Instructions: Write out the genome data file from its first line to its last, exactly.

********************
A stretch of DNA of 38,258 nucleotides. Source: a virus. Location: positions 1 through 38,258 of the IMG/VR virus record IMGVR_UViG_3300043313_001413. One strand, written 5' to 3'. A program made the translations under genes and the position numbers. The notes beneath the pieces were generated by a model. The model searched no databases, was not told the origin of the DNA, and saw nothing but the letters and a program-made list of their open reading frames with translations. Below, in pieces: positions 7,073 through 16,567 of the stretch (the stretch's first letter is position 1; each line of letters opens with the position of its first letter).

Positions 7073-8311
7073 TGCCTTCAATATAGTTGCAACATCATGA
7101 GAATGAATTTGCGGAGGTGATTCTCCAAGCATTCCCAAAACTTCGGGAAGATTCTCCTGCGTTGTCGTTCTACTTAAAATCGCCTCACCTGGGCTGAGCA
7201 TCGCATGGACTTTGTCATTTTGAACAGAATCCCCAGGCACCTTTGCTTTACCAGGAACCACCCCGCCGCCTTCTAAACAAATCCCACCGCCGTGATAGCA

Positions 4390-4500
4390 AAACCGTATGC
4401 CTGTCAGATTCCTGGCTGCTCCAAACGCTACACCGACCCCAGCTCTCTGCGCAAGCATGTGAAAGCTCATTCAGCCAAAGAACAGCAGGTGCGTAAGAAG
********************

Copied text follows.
A stretch of DNA of 38,258 nucleotides. Source: a virus. Location: positions 1 through 38,258 of the IMG/VR virus record IMGVR_UViG_3300043313_001413. One strand, written 5' to 3'. A program made the translations under genes and the position numbers. The notes beneath the pieces were generated by a model. The model searched no databases, was not told the origin of the DNA, and saw nothing but the letters and a program-made list of their open reading frames with translations. Below, in pieces: positions 7,073 through 16,567 of the stretch (the stretch's first letter is position 1; each line of letters opens with the position of its first letter).

Positions 7073-8311
7073 TGCCTTCAATATAGTTGCAACATCATGA
7101 GAATGAATTTGCGGAGGTGATTCTCCAAGCATTCCCAAAACTTCGGGAAGATTCTCCTGCGTTGTCGTTCTACTTAAAATCGCCTCACCTGGGCTGAGCA
7201 TCGCATGGACTTTGTCATTTTGAACAGAATCCCCAGGCACCTTTGCTTTACCAGGAACCACCCCGCCGCCTTCTAAACAAATCCCACCGCCGTGATAGCA

Positions 4390-4500
4390 AAACCGTATGC
4401 CTGTCAGATTCCTGGCTGCTCCAAACGCTACACCGACCCCAGCTCTCTGCGCAAGCATGTGAAAGCTCATTCAGCCAAAGAACAGCAGGTGCGTAAGAAG